Films bring in big bucks
The chairperson of the Filmmakers Association of Namibia, Caillin Basson, recently made an appearance on Namibian Sun’s Evening Review to share the film industry’s contribution to the country’s economy.
12 November 2021 | Art and Entertainment
Following the uproar over a banner in Walvis Bay depicting the words ‘Welcome to Saudi Arabia’, which was for an international film series being shot locally, Filmmakers Association of Namibia (FAN) chairperson Caillin Basson said the film has been able to create hundreds of job opportunities for locals.
According to her, the film industry is one that touches all other industries.
“When you bring a production to Namibia or when you have to fly people in, you have to get them work visas, you have to transport them, you have to accommodate them, you have to feed them, the medical expenses… all of this [income] is coming into the country at once,” Basson said.
Namibia has been identified as a prime destination for films due to its natural landscape.
“Namibia has always been a location-based country, which means that films come here for our locations, our environment, our dunes, the ocean, the moon landscape… There are so many landscapes in one country that will allow one film to shoot all these different things instead of filming in many other countries. “That’s what makes Namibia very unique as well,” she said.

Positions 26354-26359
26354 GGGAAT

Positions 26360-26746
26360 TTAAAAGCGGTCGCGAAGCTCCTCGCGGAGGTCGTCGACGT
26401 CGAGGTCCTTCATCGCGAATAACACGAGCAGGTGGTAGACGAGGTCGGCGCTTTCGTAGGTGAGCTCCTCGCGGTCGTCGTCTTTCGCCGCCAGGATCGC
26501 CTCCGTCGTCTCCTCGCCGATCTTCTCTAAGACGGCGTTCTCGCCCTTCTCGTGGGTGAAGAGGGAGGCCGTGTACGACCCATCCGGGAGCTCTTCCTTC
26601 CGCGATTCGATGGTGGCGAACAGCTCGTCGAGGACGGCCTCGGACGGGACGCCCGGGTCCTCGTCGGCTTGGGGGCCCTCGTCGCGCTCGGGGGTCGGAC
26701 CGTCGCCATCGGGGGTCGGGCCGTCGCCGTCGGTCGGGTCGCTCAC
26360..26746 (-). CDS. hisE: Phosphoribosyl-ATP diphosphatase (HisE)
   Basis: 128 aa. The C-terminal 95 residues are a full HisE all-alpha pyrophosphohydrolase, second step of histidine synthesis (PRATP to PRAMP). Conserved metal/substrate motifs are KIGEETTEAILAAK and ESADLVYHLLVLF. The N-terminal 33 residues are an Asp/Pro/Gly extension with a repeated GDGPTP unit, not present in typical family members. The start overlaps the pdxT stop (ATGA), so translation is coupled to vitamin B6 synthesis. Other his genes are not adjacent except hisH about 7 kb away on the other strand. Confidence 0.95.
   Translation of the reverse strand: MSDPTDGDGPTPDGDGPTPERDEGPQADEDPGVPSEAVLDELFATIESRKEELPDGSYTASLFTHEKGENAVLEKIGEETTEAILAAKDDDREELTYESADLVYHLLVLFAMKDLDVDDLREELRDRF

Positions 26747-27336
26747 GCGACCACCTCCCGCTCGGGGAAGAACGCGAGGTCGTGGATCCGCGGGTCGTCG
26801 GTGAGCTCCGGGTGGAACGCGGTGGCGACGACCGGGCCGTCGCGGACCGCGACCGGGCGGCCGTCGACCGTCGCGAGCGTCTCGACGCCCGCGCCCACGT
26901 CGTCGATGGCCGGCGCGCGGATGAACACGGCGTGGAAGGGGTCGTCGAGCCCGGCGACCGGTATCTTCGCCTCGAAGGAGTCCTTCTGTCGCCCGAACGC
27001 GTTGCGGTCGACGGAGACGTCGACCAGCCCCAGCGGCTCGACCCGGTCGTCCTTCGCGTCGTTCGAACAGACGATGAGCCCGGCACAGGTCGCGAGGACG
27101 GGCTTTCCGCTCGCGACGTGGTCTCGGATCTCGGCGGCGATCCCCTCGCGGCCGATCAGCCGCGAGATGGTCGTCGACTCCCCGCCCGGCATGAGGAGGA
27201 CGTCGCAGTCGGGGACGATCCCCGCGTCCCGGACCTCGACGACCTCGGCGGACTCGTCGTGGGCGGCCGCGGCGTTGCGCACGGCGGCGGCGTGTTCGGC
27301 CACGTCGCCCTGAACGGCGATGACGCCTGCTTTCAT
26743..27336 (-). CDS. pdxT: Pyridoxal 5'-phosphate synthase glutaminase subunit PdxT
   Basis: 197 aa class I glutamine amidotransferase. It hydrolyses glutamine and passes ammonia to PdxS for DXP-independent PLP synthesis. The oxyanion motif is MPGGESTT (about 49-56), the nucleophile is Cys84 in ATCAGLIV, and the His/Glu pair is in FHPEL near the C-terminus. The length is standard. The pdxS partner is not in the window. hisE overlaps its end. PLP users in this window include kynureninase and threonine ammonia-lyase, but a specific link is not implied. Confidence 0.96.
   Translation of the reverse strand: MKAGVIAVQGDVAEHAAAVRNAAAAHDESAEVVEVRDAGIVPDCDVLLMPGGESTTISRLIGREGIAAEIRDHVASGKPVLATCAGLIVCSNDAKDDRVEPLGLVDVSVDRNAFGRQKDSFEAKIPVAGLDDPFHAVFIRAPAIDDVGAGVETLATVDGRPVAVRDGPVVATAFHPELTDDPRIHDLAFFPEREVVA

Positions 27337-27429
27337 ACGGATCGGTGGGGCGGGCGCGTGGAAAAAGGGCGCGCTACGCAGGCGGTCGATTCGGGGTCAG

Local production companies also greatly benefit from international productions, Basson said.
“If a film production comes to Namibia and they have a budget of N$100 million, potentially, that N$100 million can bring a benefit towards the economy; however, given our current status quo in terms of our policies, our regulations, a portion of that will leave the country.
“But the benefit is already there. We’ve seen it through massive productions such as ‘Flight of the Phoenix’, ‘Beyond Borders’ and ‘Mad Max’. The amount of money that was spent in the country, the benefit to the local [production] companies was enormous,” she said.
She further called on government to incentivise such international productions because there is already a huge appetite to film in Namibia.